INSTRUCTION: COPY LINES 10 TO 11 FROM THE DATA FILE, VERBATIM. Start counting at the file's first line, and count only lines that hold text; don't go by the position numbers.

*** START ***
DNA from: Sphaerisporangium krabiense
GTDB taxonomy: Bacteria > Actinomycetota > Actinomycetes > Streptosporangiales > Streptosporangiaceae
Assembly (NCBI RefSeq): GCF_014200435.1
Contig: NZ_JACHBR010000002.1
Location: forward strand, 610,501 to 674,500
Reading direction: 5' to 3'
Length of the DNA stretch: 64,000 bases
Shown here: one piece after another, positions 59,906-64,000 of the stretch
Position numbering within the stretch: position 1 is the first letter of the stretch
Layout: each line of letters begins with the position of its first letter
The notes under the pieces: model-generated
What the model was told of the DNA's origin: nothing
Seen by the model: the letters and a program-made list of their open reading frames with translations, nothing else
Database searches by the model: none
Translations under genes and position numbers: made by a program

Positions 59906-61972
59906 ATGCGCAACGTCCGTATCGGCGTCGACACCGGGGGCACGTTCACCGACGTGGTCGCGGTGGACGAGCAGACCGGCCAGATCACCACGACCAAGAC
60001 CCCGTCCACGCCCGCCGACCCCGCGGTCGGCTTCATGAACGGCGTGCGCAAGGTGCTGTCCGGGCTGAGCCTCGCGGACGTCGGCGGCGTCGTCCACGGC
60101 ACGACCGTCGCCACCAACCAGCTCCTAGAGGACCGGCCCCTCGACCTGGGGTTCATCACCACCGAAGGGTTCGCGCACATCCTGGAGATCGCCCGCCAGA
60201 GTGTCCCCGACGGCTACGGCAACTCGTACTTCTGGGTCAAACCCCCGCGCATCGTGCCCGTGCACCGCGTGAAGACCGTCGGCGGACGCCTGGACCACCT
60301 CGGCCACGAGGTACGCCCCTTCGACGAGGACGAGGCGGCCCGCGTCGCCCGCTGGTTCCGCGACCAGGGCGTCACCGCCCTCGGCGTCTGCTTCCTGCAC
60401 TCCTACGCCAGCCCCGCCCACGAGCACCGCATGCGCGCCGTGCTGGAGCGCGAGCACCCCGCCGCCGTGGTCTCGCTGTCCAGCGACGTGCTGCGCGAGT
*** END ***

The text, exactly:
Layout: each line of letters begins with the position of its first letter
The notes under the pieces: model-generated